Tuesday, February 7, 2017

Re-Writing History

When Super Bowl 51 kicked off, Chloe and I were sitting in the Emergency Room at Connecticut Children's Medical Center, goofing off with the bead maze toys while alternatively squirting ourselves with antibacterial soap. Chloe had picked a heck of a time to trip, fall, and split open a cut near her lip (at her own birthday party and family Super Bowl party), and apparently she wasn't the only one to have been not feeling her best that evening. Sniffling, coughing, wincing and half-sleeping kids were all over the place, most wearing pajamas.

A lifelong Patriots fan, I looked around to see if the Super Bowl was on TV anywhere, but alas, only some sorry Disney Jr. show I didn't recognize was flickering on all of the screens. Thank God for smart phones. I kept checking the score as we went into triage, came back out into the waiting area, were called back again into an exam room, to sit and wait, of course, and as the doctor decided she needed three stitches and wanted to numb her up first.

I wasn't missing much at home (except family, which I'd hated to leave behind). The updates on my phone kept telling the same story: the Patriots were behind by 7, then 14, then (ouch!) 21 points. "Everyone just left after that last touchdown," Dan texted me. "Ethan's not doing so great right now."

Ethan, who lives and dies by Patriot wins and losses (of which, thankfully, there have been so few in his lifetime). A loss usually means a tantrum. He HATES it. It's as if every negative emotion we feel when we're really mad at our team blowing it, he feels exaggerated by about 10.

I figured he was probably sobbing at home, maybe rolling around on the floor and screaming about how "dumb" the Patriots were being for not scoring. Maybe the ER wasn't such a bad place to be, at that moment. The doctors gave Chloe a sedative that turned her into the drunkest-looking three-year-old you've ever seen, and then sewed her up (two of the three stitches would end up disappearing by the next day, but that's another story...). It was past nine o'clock, Lady Gaga had already wowed everyone at half-time, the Patriots were now down by 25 points, and we were free to go. I guided my wobbly girl across the echoing parking garage. One minute in the car and she was out cold, fast asleep for what would be the rest of the night.

Ten minutes later we were just about home. I marveled that yes, there were people actually out and about on Super Bowl Sunday, not glued to their TVs and stuffing their faces with pizza and wings. At home Ethan was sitting serenely on the couch. I believe the score was 28-12.

"Ummm, how you doing, bud?" Less than a month before he'd been screaming and crying when the Patriots played poorly in their first playoff game vs. the Texans -- even though they were ahead the entire game.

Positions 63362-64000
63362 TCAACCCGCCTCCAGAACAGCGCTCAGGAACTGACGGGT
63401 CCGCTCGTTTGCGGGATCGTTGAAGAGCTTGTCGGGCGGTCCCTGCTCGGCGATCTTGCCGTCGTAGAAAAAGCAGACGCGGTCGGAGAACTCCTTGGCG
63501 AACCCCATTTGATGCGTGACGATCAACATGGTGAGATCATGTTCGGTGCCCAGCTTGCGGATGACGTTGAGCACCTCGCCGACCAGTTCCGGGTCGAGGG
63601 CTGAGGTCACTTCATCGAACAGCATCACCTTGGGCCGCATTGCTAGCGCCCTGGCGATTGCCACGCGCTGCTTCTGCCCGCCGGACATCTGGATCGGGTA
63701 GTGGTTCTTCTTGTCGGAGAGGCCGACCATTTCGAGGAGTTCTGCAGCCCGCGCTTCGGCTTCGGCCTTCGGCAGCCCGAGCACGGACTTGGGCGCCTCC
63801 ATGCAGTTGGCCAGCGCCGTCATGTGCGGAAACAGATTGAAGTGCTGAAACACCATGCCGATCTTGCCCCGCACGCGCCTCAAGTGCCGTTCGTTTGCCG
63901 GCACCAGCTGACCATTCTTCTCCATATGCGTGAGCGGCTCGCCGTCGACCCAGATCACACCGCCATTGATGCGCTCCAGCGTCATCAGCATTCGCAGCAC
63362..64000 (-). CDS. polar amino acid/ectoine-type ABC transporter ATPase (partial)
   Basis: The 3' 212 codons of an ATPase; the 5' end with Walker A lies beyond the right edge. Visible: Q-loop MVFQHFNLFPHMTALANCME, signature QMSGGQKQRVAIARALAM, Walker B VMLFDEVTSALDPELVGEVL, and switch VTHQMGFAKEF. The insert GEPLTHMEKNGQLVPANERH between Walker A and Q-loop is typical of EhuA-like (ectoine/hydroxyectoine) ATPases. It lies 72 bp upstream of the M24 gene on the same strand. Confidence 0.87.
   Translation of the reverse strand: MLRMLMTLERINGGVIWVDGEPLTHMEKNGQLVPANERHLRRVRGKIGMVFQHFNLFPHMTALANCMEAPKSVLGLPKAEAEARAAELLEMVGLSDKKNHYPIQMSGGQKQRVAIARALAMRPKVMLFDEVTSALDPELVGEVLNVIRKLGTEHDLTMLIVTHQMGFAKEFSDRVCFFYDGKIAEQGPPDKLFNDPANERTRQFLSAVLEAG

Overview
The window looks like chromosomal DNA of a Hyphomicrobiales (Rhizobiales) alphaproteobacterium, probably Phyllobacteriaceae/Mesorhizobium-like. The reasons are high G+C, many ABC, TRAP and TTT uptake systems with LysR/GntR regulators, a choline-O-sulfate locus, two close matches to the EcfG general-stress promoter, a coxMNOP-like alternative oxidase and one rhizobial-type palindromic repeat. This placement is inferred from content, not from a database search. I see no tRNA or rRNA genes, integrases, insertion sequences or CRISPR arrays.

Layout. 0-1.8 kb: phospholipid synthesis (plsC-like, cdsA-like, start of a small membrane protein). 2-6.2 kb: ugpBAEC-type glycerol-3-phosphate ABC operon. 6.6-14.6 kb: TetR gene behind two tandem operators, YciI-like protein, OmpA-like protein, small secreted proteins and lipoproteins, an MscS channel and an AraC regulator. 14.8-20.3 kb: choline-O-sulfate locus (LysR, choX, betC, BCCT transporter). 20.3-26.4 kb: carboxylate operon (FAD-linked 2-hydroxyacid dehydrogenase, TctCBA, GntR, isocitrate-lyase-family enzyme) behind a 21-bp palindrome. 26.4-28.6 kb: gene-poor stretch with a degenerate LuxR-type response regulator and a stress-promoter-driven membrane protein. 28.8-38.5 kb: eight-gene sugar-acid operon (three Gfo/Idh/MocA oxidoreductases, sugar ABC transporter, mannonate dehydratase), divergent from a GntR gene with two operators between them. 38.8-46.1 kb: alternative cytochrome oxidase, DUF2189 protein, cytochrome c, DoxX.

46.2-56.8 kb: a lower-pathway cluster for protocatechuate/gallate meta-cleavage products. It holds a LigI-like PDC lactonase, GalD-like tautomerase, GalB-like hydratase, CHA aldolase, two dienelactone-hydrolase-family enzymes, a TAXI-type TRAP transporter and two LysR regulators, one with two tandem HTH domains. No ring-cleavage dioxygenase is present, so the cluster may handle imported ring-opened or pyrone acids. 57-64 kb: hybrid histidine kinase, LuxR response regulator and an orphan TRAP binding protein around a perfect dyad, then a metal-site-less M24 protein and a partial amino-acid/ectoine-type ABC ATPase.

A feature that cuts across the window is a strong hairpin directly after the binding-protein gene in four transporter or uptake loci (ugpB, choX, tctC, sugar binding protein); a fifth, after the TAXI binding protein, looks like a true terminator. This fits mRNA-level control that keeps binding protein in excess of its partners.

"Mama, they just scored a touchdown..." he said.

"- And missed the extra point. How do you DO that?" Dan interjected.

Ethan wasn't rattled. "They're coming back. They might even win."

"Well, I don't know about that..."

"Mamma. All they need is two touchdowns and two two-point conversions to tie it."

"Oh, is that all?" I replied, although he paid little attention to my sarcasm.

We sat there and watched quietly as the Patriots slowly chipped away at the enormous hole they'd dug themselves into. The more we watched, the more confident Ethan became. Calm, cool and collected. Kind of like Tom Brady.

I stared at him as if he were a specimen to observe. What WAS this I was seeing? There was, for whatever reason, no panic. No pessimism. He wasn't even completely convinced his precious team was going to win. "They might lose," he conceded. "But I think they're going to win."

What would it be like? I wondered. What would it be like to approach not just sports like this, but LIFE like this?

I have grown up as the queen of worst-case scenarios, lacking in confidence, very easily rattled, quick to give up and get discouraged. Growing up as a big football and baseball fan in New England only reinforced those same attitudes: we always lose, things never work out, don't get your hopes up because you'll just be disappointed.

Our brains have programs written into them at a very young age. It's difficult to clear new paths instead of retreading the familiar ones that are already there. Difficult, but not impossible.

Sports are just games, and I don't see athletes as heroes. I'm not here to talk about deflated footballs, revenge seasons, or how many trophies and rings. I don't worship these people, but I'll tell you this: somehow, in some crazy way, something began chipping away at my entire approach to life 15 years ago now, when this underdog team stunned everyone with a last-second field goal and won their first Super Bowl.

Two years later the 2004 Red Sox looked at impossible odds and 86 years of disappointment and kept going with the mantra, "Why not us?" Why couldn't we believe we'd win instead of lose? Why not live with expectation instead of dread?

This has nothing to do with wishing what we want into reality. It's more about living lives with calm assurance rather than waiting for the other shoe to drop.

That was Ethan, watching the Super Bowl through to its thrilling conclusion. This kid has only seen this team win, for the majority of his nine years. And for all of his yelling and screaming during most games, that night it came down to this -- he knew even if they didn't win, it was possible.

This is the kind of life I would like to live: not with regret and resentment that the seemingly impossible didn't occur...but with hope, belief and confidence that it just might.

THAT is truly living.

Final score? You know it. Pats 34, Falcons 28, OT.

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